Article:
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By rejecting judges, JSC failed in assessing suitability

By | Updated Sun, May 15th 2011 at 00:00 GMT +3

By Charles Kanjama

The Judicial Service Commission (JSC) outcome heightens concerns the interviews were conducted not to assess suitability but to publicly accuse of unsuitability.

Let me be sincere. My first reaction on hearing about the JSC nominees was: "You are not serious".

But it dawned on me that yes, the commission was very serious about its nominees.

Let us assess the JSC choices. There was a pool of ten short-listed candidates, all of whom were cleared by Kenya Anti-Corruption Commission for Chief Justice.

Of these, there were eight judges, four each from the High Court and the Court of Appeal.

For the deputy Chief Justice, there were six short-listed candidates, out of whom four were High Court judges.

The short-listed judges included Moi and Kibaki appointees.

These judges had either survived the 2003 radical surgery of the Judiciary or had been appointed thereafter.

They represented the clean face of the Judiciary. No credible allegation of corruption was made or proved against any of them; else they would not be on the bench but undergoing trial.

Present in this list were some pretty hard-working judges, who start work early and finish late, hearing a multitude of cases in our court system.

Some of them practised as respected advocates prior to their judicial appointment. They all have provided service in various stations despite related inconvenience.

To cope with the volume of cases, some even take work home, because writing judgements and rulings is not a task for the faint-hearted.

They have written tonnes of judgements, analysing facts and law. Of course, you will not find any experienced lawyer who agrees with all their judgements.

We don’t even agree amongst ourselves about the law. That is why most civil cases have two lawyers who possess largely similar facts but sometimes take radically different positions on the interpretation of facts and on the law.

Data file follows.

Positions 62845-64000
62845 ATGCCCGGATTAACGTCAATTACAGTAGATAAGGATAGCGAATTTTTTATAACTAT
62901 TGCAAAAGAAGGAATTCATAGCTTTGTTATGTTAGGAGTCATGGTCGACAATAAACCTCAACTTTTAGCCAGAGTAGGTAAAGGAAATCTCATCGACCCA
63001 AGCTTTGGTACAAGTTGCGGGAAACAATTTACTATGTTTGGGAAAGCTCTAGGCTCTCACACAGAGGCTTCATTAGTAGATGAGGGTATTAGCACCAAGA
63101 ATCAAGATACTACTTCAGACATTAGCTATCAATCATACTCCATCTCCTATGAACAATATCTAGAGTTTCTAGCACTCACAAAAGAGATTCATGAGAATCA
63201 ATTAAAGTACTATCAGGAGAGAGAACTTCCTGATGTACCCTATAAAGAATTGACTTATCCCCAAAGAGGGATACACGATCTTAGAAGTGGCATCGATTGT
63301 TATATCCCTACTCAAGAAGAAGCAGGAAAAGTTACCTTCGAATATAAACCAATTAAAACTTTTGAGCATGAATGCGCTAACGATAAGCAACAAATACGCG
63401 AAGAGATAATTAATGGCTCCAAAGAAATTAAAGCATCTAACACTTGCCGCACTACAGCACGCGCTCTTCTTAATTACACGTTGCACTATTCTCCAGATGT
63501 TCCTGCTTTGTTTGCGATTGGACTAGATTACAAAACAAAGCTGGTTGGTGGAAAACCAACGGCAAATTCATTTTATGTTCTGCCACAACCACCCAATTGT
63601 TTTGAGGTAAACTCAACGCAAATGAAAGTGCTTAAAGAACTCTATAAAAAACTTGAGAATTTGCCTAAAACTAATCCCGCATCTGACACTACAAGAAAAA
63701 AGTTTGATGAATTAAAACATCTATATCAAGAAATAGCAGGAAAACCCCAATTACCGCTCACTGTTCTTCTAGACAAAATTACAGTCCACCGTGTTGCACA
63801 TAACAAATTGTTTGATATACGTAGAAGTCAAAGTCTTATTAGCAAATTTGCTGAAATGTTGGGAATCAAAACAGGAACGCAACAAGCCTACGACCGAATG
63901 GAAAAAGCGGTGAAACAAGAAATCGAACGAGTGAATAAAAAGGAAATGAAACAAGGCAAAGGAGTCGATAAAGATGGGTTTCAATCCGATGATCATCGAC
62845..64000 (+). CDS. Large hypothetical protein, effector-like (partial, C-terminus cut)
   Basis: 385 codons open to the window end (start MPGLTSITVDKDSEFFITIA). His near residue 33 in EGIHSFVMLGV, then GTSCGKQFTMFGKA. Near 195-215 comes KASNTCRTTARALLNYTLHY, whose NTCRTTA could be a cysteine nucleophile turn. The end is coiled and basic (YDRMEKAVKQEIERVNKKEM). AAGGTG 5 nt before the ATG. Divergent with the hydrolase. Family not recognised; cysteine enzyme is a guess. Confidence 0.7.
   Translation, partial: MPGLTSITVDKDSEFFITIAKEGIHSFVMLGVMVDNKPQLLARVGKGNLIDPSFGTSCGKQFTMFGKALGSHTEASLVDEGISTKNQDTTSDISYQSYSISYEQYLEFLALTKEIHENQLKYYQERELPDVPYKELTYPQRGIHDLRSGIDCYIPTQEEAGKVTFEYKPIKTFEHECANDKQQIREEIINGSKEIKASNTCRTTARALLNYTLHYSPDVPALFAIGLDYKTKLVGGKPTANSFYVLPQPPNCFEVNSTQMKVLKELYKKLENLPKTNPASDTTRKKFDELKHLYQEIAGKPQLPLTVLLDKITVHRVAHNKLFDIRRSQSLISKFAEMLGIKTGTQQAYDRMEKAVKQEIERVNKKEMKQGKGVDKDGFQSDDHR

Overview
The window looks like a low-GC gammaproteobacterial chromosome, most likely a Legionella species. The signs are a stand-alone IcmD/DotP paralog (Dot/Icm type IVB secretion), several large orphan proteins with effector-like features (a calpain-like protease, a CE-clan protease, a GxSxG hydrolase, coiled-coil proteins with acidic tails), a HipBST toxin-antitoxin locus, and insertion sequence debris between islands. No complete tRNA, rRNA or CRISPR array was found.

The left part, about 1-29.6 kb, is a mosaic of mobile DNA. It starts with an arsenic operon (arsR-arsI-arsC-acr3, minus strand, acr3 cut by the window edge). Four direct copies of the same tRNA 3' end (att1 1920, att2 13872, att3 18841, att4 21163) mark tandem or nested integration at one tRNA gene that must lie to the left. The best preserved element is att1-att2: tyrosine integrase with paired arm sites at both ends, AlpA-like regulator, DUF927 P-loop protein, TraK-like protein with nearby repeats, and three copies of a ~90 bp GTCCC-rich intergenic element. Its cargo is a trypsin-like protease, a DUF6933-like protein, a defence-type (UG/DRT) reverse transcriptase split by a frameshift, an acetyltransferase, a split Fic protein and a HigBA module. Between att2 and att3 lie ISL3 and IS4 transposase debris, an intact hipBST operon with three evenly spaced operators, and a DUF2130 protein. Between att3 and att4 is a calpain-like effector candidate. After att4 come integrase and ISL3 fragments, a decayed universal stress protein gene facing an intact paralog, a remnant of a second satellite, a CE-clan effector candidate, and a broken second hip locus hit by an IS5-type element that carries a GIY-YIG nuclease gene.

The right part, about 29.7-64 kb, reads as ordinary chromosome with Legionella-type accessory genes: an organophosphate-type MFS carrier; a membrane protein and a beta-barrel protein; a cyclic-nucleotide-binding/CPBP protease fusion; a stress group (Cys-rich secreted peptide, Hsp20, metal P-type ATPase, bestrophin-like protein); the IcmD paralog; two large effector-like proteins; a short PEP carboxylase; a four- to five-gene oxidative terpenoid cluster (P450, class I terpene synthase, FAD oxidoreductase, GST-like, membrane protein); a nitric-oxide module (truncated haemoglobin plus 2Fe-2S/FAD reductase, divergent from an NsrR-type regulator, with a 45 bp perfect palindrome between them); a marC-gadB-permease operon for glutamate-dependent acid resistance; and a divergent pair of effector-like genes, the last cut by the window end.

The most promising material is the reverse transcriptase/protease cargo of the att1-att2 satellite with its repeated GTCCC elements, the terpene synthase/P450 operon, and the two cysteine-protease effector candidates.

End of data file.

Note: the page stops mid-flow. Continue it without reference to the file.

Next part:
The 12 judges have decades of judicial experience. Several are well-respected by their peers and by the advocates who practise before them.

All of them are very familiar with the challenges the Judiciary has faced in the past due to legal and constitutional limitations, financial constraints and institutional weaknesses, among others.

Senior advocates who practise weekly before these judges and understand the challenges of being a judge did not care to apply for the JSC judicial posts. The judges had a clear head start. They were confident a genuine unbiased interview process would select one of them.

Because, let’s face it, they had the qualifications for the job. Other judges and magistrates were looking on to see how we treat their own.

But the JSC rejected them all and found Dr Willy Mutunga and Ms Nancy Baraza to be the most qualified. This was based on an unproven philosophical premise that existing judges were not independent, clean or qualified enough to be transitional Chief Justice or deputy.

JSC outcome heightens concerns the interviews were conducted not to assess suitability but to publicly accuse of unsuitability.

The interview process is said to have been a pre-determined sham. And beware that ‘Oomph’ you hear. It is the sound from puncturing the collective morale and self-esteem of the Judiciary so fatally that it will take half a decade to revive. Some lawyers believe that we must take down the Judiciary before we can cure it, like the ancient discredited medical practice of bloodletting.

Yet it is we and our clients who will suffer years of pain as we try to get judicial officers, whether existing or new, to take pride and care in their jobs.

So my unsolicited advice to the principals is simple. Reject the nominees and insist that JSC provide you with a choice of three or five candidates, so that you can constitutionally nominate.

And to MPs, prepare to properly vet any tabled nominees on their judicial philosophy, experience, qualifications, connection to foreign donors and also any liberal views they may hold. Also feel free during the vetting to summon JSC members and publicly grill them on the choices.

The writer is an advocate of the High Court of Kenya.


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